The Shakespeare Conference: SHK 10.1672  Monday, 4 October 1999.

From:           Judy Kennedy <This email address is being protected from spambots. You need JavaScript enabled to view it.>
Date:           Saturday, 2 Oct 1999 13:23:53 -0400 (EDT)
Subject:        Re: Globe Shakespeare

The copy of Shakespeare's Works that Drew Whitehead described (that had
belonged to his uncle) is not the Globe Shakespeare.  It is (as he
notes) a Collins Clear-type edition, and from the further information he
gave I believe it is the edition listed on p.4 col.1 of the Folger
Catalog of the Shakespeare Collection under the call number PR 2754
lyt6.  We own a copy which I tentatively identify as the edition listed
immediately preceding that one, under the call number PR 2754 lyt3.

A brief check of some readings of this edition against Dick's collation
of editions of MND clearly demonstrates that this is not the Globe
Edition of 1964, first published by Cambridge, and edited by Clark and
Wright.  (It showed some features in common with Staunton and Irving).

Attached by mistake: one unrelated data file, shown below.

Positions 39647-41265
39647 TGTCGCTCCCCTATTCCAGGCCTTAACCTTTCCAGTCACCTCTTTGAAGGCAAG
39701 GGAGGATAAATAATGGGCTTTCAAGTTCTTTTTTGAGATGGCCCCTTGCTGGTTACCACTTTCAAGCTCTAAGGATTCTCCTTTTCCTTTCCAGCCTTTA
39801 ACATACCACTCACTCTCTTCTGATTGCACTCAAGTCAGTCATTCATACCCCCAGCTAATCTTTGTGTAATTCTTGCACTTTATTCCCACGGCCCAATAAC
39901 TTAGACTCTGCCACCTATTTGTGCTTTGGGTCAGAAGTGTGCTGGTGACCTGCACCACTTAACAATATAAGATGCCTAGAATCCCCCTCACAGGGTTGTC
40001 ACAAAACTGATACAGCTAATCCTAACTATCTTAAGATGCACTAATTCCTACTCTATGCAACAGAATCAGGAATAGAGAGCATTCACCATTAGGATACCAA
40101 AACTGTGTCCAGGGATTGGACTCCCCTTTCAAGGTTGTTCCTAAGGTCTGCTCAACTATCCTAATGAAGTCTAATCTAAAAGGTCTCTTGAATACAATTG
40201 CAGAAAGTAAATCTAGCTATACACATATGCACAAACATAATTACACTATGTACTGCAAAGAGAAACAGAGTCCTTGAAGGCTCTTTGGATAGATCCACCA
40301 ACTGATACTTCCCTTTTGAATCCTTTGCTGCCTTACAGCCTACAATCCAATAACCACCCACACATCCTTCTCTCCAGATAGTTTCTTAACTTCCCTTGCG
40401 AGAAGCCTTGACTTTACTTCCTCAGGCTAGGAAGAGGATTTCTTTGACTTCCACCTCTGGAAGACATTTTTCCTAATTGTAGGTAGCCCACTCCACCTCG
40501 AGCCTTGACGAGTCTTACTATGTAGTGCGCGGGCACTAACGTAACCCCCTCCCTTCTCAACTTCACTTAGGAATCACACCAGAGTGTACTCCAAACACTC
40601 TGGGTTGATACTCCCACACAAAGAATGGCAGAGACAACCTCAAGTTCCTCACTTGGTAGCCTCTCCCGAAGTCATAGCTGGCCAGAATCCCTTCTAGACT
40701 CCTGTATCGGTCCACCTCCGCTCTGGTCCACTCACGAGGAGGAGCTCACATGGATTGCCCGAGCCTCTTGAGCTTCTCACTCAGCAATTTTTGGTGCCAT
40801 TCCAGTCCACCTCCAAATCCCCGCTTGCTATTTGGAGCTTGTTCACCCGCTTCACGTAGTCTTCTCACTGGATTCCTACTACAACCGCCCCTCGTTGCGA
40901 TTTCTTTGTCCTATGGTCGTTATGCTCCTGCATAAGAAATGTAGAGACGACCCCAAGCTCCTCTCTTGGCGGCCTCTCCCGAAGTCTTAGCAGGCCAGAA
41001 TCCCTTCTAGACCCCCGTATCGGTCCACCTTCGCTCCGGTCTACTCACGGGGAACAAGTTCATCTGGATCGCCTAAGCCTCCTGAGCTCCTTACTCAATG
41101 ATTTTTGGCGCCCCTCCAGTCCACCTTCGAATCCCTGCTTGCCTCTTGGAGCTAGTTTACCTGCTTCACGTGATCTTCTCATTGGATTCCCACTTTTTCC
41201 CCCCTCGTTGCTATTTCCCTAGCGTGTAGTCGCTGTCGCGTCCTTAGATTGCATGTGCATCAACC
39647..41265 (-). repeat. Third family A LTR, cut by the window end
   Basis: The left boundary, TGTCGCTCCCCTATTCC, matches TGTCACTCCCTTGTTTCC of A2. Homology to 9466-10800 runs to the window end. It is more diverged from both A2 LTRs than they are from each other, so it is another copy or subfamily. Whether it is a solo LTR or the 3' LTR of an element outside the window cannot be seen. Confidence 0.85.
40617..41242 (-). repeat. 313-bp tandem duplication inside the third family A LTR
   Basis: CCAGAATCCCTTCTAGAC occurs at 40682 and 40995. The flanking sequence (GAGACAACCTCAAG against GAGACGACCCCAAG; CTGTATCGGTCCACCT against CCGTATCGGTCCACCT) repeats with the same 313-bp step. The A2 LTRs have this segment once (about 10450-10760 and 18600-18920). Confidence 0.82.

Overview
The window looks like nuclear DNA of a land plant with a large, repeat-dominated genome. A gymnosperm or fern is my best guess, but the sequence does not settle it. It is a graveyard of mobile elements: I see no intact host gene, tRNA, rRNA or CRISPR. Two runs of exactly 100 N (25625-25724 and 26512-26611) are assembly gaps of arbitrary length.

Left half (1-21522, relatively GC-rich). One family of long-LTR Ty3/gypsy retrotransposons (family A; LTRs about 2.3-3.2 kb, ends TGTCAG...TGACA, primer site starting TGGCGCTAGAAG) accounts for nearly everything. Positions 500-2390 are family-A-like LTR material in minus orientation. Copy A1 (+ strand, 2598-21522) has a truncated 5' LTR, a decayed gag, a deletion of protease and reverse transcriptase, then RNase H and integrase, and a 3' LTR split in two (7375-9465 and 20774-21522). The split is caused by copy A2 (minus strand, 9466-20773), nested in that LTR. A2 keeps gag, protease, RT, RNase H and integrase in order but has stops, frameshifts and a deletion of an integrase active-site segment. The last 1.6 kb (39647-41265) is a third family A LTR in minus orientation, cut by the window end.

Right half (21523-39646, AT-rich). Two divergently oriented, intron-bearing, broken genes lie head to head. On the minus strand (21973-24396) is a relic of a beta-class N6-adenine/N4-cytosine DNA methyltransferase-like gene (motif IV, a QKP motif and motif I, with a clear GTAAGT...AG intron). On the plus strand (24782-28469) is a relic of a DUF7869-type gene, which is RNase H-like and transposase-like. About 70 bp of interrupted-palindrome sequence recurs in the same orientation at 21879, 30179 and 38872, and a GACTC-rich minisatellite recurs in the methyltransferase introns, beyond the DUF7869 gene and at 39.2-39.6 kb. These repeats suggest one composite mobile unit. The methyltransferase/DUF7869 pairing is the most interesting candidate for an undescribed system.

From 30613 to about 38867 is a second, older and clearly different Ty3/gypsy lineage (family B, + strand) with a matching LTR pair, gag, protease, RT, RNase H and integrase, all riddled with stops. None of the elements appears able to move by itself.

In response to Andrew Murphy's post last week: we have not been able to
find an 1864, but we do own an 1867 (Cambridge and Macmillan), which
Dick has fully collated (for MND) against the 1864 and which I believe
is identical to the 1864 even to the misprints.  We also have a 1907,
and a 1930 reprint of the new edition of 1911.  These are both published
by Macmillan, either London or New York.  All are clearly identified as
the 'The Globe Edition', and acknowledge Clark and Wright as editors.
The 1930 edition lists 26 printings from 1864 to 1930, so it is indeed
surprising that copies are so hard to find.

Concerning the edition that several people have mentioned with the
illustrations of Sir John Gilbert:  I have not seen this, but
information provided indicates that it is a reprint of Staunton's text
(issued in parts from December 1856, and in three volumes 1858-60).

The Preface to G.B. Harrison's Harcourt Brace edition of 1952 states
that the Globe text is the basis of the edition but that it is freely
altered to conform to modern American usage; though he claims that it is
'in no sense a drastic alteration of the Globe text', I don't imagine it
would serve for scholarly purposes as a substitute for that text.

[Final plaintive note: I have been trying to post on this subject since
September 23, and also trying to respond directly to Drew Whitehead, but
in every case, and entirely through my own fault, abortively.  Despite
my e-mail incompetence, I hope the above information may be useful.  I
think it's accurate.]

Judy Kennedy
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